Eastern alumna Emily Constantino ’21, a recent graduate of the University of Saint Joseph’s MSW program, is one of the project’s original PSW interns in Willimantic. One of her clients was a 61-year-old white male with substance abuse and mental health issues, including suicidal ideation. Primarily over the phone, she met with the man on a weekly basis, using motivational interviewing to build rapport and crisis intervention during his emotional episodes. She also helped to refer him to outside agencies for additional support.

Constantino said these interventions and continued contact resulted in him being connected to additional support services, decreased hostility toward the police and decreased frequency in calls to the police department.    

Eastern alumna Francelis Gonzalez-Perez ’20, a graduate MSW student from Fordham University, presented a particularly dramatic case study on her experience interning with the Norwich Police Department. She and an officer were the first on the scene as a distressed man threatened to jump from a bridge. The daytime incident developed into a spectacle as onlookers dared him to jump.


Willimantic Police Chief Paul Hussey.

Vice President for Equity and Diversity LaMar Coleman presents greetings on behalf of Eastern President Elsa Núñez.

Representatives from the Windham branch of the NAACP give remarks.

Robert Madden, social work professor at the University of St. Joseph and director of practice standards of the SWLE Project.

Gonzalez-Perez assisted in de-escalation with the client and crowd, and also provided support for the onlooking family while serving as a liaison for Crisis Services. These efforts in concert with the police resulted in a safe removal of the client from the bridge and earned Gonzalez-Perez a unit citation award from the Norwich Police Department.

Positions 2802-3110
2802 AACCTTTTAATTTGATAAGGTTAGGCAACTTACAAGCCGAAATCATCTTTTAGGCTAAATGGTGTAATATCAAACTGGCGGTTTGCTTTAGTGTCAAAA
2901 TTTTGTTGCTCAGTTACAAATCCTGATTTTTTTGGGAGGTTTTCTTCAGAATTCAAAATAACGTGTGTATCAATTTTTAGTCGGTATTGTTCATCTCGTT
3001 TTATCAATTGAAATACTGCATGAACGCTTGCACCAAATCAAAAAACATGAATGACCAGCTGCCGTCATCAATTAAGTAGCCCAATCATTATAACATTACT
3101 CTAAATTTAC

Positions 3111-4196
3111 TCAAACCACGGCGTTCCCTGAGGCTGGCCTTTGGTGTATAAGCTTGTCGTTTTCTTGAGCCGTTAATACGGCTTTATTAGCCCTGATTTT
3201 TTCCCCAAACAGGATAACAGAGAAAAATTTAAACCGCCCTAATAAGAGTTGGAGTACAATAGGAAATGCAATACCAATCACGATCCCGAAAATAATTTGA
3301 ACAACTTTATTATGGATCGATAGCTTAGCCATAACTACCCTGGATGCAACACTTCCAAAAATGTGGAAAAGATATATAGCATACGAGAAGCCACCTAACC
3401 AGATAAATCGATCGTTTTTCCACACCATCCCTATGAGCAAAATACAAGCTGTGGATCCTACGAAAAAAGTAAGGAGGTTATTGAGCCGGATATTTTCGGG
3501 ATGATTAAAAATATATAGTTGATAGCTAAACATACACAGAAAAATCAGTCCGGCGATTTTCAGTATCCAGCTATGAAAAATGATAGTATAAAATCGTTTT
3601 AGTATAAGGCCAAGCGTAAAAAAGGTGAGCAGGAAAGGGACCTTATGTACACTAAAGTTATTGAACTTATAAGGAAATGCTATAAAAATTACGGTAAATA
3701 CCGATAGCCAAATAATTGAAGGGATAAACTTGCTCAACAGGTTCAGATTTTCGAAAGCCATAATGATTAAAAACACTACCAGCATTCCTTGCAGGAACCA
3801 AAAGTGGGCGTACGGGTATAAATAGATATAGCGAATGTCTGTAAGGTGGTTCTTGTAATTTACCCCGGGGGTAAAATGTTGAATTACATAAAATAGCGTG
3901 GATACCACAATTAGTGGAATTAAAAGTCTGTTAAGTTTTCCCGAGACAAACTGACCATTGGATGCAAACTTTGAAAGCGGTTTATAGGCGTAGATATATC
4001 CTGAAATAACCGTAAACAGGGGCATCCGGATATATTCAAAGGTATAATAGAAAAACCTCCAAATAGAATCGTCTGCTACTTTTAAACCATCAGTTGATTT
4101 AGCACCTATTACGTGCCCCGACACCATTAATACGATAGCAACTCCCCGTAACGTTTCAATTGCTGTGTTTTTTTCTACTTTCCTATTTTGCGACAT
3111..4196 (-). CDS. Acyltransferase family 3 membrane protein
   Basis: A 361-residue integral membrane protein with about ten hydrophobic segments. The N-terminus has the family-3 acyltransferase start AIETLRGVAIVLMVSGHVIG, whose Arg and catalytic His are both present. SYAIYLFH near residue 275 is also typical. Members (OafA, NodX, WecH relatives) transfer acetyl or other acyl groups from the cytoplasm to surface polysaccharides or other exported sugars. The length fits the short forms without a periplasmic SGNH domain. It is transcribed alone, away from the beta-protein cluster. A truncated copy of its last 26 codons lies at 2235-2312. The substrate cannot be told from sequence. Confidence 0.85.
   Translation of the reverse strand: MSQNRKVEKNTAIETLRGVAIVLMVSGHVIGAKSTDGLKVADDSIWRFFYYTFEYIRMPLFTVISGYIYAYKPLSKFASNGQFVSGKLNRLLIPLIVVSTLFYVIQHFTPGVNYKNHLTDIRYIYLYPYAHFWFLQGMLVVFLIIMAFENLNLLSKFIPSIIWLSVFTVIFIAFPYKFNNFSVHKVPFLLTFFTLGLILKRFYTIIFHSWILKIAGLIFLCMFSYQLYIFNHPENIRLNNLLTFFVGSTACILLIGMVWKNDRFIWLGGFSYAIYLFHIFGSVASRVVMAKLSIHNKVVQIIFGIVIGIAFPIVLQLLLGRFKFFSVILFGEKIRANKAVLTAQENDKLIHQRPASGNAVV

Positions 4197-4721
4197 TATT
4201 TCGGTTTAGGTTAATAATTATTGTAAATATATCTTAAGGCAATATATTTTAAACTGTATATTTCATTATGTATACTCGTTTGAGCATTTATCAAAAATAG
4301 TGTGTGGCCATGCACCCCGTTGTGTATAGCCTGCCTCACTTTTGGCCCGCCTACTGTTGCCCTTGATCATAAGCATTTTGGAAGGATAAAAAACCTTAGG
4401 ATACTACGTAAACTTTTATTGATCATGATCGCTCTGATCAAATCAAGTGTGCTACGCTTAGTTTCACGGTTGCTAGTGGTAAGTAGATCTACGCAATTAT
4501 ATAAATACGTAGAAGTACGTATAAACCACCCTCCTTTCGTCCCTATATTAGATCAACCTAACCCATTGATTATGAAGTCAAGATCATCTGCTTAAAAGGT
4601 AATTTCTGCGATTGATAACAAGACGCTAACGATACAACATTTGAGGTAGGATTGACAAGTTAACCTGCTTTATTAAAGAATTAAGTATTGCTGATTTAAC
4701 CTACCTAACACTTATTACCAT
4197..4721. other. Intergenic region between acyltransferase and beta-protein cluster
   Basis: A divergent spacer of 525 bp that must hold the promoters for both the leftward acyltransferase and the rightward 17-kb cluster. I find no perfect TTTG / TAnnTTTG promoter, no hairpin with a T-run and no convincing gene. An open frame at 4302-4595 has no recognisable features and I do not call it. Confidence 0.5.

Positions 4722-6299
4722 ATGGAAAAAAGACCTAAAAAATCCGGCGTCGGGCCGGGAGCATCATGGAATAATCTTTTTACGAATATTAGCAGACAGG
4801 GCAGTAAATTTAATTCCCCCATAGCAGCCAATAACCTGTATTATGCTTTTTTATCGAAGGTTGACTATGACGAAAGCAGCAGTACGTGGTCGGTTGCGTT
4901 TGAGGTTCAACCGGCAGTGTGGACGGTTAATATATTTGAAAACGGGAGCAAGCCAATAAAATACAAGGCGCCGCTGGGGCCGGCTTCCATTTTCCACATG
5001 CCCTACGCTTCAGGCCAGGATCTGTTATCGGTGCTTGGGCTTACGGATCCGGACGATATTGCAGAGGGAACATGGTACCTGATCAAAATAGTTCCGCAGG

“This is really illustrative of the benefits of collaboration,” said Sgt. Nicolas Rankin from Norwich. “To have someone on the scene… someone who doesn’t appear to be a threat… a trained, competent person who can work with the family and pass (the client) on to a higher level of care. Social workers represent a friendly face to people in crisis, they’re more approachable.”

Senior Connor Pollick is a current Eastern social work student interning with the Willimantic police. He described a 42-year-old Hispanic female with high stress due to her dealings with a difficult 20-year old son and five younger children. Pollick helped connect the woman to resources for her children and support groups.

“If the client and I had not met, she’d still be struggling with minimal support,” said Pollick. “I’m now a part of her growing support system. Had the police accountability bill not been in place, this client may have fallen through the cracks.”

Eastern alumna Daniella Cervetta ’20, a graduate MSW student at Sacred Heart University, described a similar case. The Milford Police Department intern has been working with an unemployed 55-year-old white female from an affluent neighborhood who is coping with a traumatic divorce. The client has made more than 30 calls to the police in the past two years concerning feuds with her daughter.

“The client blames her daughter for the toxic atmosphere in the house without recognizing her own behavior,” said Cervetta. “She’s normalized police intervention as an appropriate response to dealing with her daughter.” Cervetta has been working to develop her client’s parenting and communication strategies.

“This is work the police would love to do, but we just don’t have enough hours in the day,” said Lt. Solak in a previous interview. “If we spend all our time following up on mental health calls, we wouldn’t have time to do anything else.”

Willimantic Police Chief Paul Hussey agreed: “I’m grateful for the support of our partners at Eastern and thankful for the hard work of all my officers and the social work students who assist them in protecting and serving the citizens of this city.”

Written by Michael Rouleau